The moving refrigerant liquid volume must not be orientated with its flow parallel to the direction of the influx or injection of the product to be processed. And arrangement is alternatively practicable in which a refrigerant flow is present at an angle to the inflow direction of the substance to be granulated. Likewise, the substance to be granulated can be introduced into a refrigerant vortex or into a flow which has rotating directional components.
Furthermore, by means of the process according to the invention, for example, the following products can also be processed to give granules:
biological solutions containing living microorganisms
starter cultures (solutions having an approx. 20% solids content)
egg yolk (approx. 30% solids)
sewage sludge for reactivating sedimentation tanks after erroneous introductions (containing solid particles 1-2 mm φ)
Bolognaise sauce (minced meat portion)
goulash soup (containing meat having an edge length of approx. 1.5 cm)
mushroom soup containing sliced mushrooms
extrudable masses, such as thickened bacterial cultures, e.g. yeasts
pasty masses of rye flour, water and yeasts, such as bread starter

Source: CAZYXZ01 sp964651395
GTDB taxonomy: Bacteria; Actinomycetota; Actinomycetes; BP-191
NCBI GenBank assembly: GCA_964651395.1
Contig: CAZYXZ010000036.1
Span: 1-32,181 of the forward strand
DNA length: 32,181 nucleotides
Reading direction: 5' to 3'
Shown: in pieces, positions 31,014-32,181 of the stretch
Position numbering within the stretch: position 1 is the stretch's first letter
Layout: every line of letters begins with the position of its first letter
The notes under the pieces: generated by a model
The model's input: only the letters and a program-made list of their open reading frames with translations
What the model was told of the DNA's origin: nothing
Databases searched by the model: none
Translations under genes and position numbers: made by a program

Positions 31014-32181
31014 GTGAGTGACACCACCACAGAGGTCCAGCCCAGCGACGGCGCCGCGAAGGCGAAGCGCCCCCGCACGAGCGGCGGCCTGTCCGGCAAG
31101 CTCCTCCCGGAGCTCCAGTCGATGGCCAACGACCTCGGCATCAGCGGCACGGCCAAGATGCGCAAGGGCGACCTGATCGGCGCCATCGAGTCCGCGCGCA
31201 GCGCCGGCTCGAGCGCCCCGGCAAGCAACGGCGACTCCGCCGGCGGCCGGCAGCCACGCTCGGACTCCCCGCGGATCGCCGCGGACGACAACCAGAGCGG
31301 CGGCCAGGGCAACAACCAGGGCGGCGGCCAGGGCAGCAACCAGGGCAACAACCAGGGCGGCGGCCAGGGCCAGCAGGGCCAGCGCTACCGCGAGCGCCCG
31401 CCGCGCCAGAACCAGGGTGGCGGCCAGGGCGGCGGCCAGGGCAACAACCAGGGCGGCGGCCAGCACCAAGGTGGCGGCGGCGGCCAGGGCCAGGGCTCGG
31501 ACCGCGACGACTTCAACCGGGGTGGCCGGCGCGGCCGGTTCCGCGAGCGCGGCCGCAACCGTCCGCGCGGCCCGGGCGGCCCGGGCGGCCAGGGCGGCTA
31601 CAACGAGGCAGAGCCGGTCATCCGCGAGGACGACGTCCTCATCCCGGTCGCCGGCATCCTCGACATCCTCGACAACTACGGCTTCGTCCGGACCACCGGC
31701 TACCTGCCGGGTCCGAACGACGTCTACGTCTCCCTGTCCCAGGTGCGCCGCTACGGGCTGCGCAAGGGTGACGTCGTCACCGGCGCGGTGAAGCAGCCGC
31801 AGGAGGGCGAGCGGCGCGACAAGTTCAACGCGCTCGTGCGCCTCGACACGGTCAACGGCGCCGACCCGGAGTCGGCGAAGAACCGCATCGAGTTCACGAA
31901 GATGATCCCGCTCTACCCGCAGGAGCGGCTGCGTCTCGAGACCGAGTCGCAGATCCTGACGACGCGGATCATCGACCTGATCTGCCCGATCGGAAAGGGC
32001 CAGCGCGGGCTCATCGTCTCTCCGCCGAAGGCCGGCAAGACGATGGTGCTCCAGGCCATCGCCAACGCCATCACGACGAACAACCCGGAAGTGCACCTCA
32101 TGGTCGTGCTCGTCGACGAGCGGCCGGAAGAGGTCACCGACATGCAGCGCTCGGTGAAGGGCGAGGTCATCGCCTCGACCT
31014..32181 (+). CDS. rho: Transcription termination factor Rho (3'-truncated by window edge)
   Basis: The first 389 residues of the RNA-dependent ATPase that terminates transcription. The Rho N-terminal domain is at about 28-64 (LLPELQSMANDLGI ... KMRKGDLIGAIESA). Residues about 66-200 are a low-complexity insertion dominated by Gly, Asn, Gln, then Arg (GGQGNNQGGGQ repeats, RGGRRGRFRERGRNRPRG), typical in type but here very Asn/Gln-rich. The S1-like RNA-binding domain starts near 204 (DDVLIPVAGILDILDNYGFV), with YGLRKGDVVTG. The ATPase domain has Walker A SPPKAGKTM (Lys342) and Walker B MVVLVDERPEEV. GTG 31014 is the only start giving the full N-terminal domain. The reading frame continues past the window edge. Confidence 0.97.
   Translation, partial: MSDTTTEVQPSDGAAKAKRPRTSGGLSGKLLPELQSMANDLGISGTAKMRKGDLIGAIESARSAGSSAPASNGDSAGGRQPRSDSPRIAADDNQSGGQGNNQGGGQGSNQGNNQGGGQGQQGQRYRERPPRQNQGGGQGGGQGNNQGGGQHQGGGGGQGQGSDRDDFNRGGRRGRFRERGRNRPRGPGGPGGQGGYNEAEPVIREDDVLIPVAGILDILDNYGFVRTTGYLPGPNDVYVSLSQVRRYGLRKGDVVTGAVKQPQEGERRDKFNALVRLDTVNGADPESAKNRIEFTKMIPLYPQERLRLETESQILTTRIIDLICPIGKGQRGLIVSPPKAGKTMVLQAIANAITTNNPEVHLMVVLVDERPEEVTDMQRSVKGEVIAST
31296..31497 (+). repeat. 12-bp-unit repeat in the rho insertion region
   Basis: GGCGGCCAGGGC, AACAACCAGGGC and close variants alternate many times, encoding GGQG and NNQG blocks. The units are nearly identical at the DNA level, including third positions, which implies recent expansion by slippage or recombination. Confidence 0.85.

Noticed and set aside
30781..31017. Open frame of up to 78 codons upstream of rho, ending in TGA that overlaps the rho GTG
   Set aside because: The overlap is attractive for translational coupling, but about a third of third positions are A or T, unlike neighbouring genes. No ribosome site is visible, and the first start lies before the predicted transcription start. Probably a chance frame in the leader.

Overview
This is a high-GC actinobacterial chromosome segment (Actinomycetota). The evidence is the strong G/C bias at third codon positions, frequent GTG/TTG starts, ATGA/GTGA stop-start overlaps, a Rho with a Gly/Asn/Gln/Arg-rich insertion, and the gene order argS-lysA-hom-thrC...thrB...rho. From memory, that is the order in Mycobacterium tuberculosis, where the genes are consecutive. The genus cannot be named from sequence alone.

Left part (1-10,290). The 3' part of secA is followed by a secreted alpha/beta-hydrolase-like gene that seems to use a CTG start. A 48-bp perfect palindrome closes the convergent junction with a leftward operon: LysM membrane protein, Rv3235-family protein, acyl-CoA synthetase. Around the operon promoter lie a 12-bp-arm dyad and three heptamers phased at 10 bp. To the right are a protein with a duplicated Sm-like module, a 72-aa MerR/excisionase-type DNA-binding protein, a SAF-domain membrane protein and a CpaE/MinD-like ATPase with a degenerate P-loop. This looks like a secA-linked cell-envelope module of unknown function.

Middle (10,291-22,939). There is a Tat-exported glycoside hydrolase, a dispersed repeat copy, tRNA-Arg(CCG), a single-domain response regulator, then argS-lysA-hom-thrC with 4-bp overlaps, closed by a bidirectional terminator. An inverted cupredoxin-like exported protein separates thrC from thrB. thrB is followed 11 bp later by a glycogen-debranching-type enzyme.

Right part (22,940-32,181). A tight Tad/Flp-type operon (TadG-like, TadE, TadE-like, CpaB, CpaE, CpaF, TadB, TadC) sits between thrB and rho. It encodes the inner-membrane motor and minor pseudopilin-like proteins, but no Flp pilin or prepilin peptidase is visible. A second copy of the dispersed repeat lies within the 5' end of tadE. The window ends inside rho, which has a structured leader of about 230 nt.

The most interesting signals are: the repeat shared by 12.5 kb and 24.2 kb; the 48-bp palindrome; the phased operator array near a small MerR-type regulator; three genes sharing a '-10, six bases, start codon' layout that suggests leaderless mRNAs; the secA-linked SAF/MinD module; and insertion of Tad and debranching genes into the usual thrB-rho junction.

extracts, e.g. cough syrup extract
plastic melts which are used for example for producing granules as a support for catalysts
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|U.S. Classification||62/64, 62/67, 62/375, 62/376, 62/74, 62/347, 62/68|
|International Classification||A61J3/06, A23P1/02, B01J2/06, F25C1/00|
|Cooperative Classification||F25C1/00, A23P10/20, B01J2/06|
|European Classification||A23P1/02, F25C1/00, B01J2/06|
|Feb 25, 1997||AS||Assignment|
Owner name: BUSE GASE GMBH & CO., GERMANY
Free format text: ASSIGNMENT OF ASSIGNORS INTEREST;ASSIGNORS:LAUX, PETER;KOSOCK, STEFAN;REEL/FRAME:008394/0449;SIGNING DATES FROM 19950330 TO 19950504
|Mar 3, 1998||CC||Certificate of correction|
|Feb 8, 2001||FPAY||Fee payment|
Year of fee payment: 4
|Mar 23, 2005||REMI||Maintenance fee reminder mailed|
|Sep 2, 2005||LAPS||Lapse for failure to pay maintenance fees|
|Nov 1, 2005||FP||Expired due to failure to pay maintenance fee|
Effective date: 20050902